Leasing an electric car can be a great way to avoid premium purchase costs, and the UK’s DriveElectric has done some sums that show that when fuel savings are taken into account, leasing an EV can be even cheaper than leasing a petrol car.
To meet its 2050 Net Zero target, the UK government is looking at legislating a ban on new petrol and diesel car sales by 2035, expected to be formalised on August 31.
But EVs – even compact and city models – are more expensive to buy than petrol and diesel equivalents, because batteries currently make up as much as 50% of the cost of car.
Although upfront purchase costs of EVs are expected to be equal to petrol and diesel vehicles within the next 5 years, as battery costs drop, UK lease company DriveElectric says that there may be no need to wait.
DriveElectric has looked 5 models that are currently available in the UK and worked out that because fuel savings mean the cost of leasing and running an EV can be cheaper, leases offer an opportunity for more people to go electric. See the chart below for DriveElectric’s sums.
All are short-medium range vehicles, with batteries under 50kWh capacity or less. They include the Smart EQ ForFour 17 kWh, Skoda CITIGOe IV SE 37 kWh, Renault Zoe GT Line 50 kWh, Volkswagen e-Golf 35 kWh, and Peugeot E-2008 50 kWh electric cars.
The leasing costs are based on a 4-year personal leasing contract that covers 10,000 miles or 16,000 km a year, and include VAT.
The fuel savings are based on 14 pence per kilowatt hour electricity costs compared to fuel cost of an equivalent petrol or diesel vehicle.
“There’s much talk about EVs reaching price parity with petrol cars over the coming years, but zero emission electric cars can be more affordable than people think today,” said Mike Potter, managing director of DriveElectric in a statement.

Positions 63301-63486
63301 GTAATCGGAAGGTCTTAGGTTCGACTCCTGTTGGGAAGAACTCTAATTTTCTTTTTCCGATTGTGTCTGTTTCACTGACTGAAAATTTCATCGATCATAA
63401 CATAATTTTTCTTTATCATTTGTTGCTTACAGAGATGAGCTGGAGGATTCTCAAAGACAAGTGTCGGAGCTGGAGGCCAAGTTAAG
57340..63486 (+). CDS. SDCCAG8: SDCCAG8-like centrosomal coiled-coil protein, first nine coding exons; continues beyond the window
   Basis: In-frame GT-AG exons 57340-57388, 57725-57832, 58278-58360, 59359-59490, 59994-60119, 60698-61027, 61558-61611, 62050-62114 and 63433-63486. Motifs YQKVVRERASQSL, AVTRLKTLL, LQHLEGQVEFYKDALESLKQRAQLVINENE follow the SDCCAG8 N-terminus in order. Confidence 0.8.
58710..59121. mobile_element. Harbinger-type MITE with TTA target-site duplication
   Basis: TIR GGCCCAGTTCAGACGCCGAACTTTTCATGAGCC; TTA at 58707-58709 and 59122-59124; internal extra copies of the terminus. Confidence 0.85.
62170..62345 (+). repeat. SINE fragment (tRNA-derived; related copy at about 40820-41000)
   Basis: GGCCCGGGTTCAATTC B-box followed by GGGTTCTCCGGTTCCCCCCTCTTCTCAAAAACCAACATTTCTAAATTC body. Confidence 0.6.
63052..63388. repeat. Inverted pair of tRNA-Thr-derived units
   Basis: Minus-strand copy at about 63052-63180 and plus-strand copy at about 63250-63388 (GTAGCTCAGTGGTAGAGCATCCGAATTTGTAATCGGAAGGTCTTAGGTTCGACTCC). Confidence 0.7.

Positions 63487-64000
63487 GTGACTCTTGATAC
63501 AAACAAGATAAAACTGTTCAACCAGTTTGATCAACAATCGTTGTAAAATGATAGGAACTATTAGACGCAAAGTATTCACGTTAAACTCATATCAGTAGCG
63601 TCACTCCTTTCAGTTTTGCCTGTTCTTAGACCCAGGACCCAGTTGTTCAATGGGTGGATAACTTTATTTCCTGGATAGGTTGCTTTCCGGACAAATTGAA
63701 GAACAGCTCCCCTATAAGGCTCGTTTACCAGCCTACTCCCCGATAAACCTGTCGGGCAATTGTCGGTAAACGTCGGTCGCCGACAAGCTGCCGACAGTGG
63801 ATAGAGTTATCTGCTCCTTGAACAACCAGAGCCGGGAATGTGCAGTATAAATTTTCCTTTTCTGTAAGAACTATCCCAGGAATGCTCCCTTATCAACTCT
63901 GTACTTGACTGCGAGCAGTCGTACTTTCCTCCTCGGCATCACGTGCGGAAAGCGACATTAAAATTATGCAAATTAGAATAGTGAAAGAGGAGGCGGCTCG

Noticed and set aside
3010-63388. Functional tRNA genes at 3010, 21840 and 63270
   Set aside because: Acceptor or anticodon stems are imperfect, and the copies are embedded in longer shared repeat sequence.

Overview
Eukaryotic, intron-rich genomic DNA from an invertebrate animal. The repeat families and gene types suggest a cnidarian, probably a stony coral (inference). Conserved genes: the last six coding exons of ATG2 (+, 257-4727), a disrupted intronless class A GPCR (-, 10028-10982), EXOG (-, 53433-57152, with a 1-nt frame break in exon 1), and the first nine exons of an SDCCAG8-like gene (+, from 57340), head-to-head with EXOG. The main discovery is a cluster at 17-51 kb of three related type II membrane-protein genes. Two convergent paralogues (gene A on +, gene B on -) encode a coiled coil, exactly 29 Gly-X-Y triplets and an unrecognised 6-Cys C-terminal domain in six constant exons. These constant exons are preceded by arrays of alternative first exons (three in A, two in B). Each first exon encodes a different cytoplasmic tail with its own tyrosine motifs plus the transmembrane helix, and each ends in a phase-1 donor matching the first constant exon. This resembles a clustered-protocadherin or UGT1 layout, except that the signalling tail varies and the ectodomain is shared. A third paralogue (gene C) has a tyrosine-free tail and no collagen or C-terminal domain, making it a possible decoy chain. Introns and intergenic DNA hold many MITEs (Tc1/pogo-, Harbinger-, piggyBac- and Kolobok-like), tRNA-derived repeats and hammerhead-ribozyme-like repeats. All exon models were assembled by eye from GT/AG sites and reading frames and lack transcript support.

“Fuel costs of EVs are around 20% of the fuel costs of petrol cars, and spreading the cost of the initial purchase price over monthly leasing payments means that EVs are now typically cheaper than petrol cars from a whole-life cost point of view.
“This could enable large numbers of motorists to make the switch to EVs to help improve local air quality and achieve Net Zero,” he said.
Unfortunately for Australia, the five models that DriveElectric has compared are not currently available here (the Renault Zoe, which was originally available to fleets only, has now been pulled by the French car maker citing a lack of supportive government regulations).
Similar results may be found for some of the more affordable models available in Australia, such as the Hyundai Ioniq and Nissan Leaf – in fact, as reported by Climateworks at The Driven’s 2019 EV Conference, EVs already make financial sense for fleets.
As noted by The Driven in this article here, there is a gap in the Australian market for small short range vehicles that may also fit DriveElectric’s sums – if or when they are eventually introduced here.
While a national electric vehicle strategy is expected to be announced by the end of the year, it will likely focus on broader issues such as charging infrastructure.
However, state strategies such as NSW Net Zero’s plan to incentivise take up of electric vehicles in fleets is aimed at engendering confidence amongst car makers to introduce more EV models and thereby give consumers as well as businesses more EV choice.
|Electric Vehicle model||Electric driving range (official WLTP combined):||Estimated real-world electric driving range:||Monthly lease cost:||Estimated fuel savings per month:||Cost per month after fuel savings deducted:|
|Smart EQ ForFour 17 kWh Passion Advanced 5dr Auto||81 miles||55 miles||£176.88||£85||£91.88|
|Skoda CITIGOe IV SE 37 kWh 5dr Auto||170 miles||130 miles||£231.55||£85||£146.55|
|Renault ZOE GT Line 50 kWh 5dr||245 miles||195 miles||£279.59||£85||£194.59|
|Volkswagen e-Golf 35 kWh 5dr Auto||144 miles||125 miles||£331.32||£100||£231.32|
|Peugeot E-2008 50 kWh Active 5dr Auto||206 miles||170 miles||£338.30||£120||£218.30|
Bridie Schmidt is lead reporter for The Driven, sister site of Renew Economy. She specialises in writing about new technology and has been writing about electric vehicles for two years. She has a keen interest in the role that zero emissions transport has to play in sustainability and is co-organiser of the Northern Rivers Electric Vehicle Forum.